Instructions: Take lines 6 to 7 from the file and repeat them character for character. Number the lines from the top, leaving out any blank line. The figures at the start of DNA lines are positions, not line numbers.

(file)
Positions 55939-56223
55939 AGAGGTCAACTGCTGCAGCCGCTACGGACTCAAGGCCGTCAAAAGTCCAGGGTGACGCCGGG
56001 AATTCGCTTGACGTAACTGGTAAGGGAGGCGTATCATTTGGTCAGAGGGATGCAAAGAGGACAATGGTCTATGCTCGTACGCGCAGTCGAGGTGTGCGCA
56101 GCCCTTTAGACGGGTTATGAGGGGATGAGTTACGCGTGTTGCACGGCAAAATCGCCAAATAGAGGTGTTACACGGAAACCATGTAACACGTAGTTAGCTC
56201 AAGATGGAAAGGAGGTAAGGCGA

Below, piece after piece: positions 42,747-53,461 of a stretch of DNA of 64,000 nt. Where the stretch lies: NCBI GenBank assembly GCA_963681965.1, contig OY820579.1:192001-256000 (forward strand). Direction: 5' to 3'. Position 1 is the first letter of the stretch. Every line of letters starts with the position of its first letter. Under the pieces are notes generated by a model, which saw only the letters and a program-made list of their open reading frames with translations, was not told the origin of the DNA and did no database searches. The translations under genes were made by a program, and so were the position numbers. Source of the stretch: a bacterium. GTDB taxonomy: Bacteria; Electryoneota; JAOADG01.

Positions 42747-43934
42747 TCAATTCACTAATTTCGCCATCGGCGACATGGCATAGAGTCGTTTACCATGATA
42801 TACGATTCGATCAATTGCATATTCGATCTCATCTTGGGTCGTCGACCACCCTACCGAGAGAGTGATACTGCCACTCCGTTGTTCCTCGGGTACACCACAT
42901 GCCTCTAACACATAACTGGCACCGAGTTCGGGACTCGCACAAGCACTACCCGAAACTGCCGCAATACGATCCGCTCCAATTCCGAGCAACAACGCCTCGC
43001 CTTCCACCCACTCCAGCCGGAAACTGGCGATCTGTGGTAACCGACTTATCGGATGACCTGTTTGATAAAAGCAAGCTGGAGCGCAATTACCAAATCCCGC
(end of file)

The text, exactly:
Below, piece after piece: positions 42,747-53,461 of a stretch of DNA of 64,000 nt. Where the stretch lies: NCBI GenBank assembly GCA_963681965.1, contig OY820579.1:192001-256000 (forward strand). Direction: 5' to 3'. Position 1 is the first letter of the stretch. Every line of letters starts with the position of its first letter. Under the pieces are notes generated by a model, which saw only the letters and a program-made list of their open reading frames with translations, was not told the origin of the DNA and did no database searches. The translations under genes were made by a program, and so were the position numbers. Source of the stretch: a bacterium. GTDB taxonomy: Bacteria; Electryoneota; JAOADG01.

Positions 42747-43934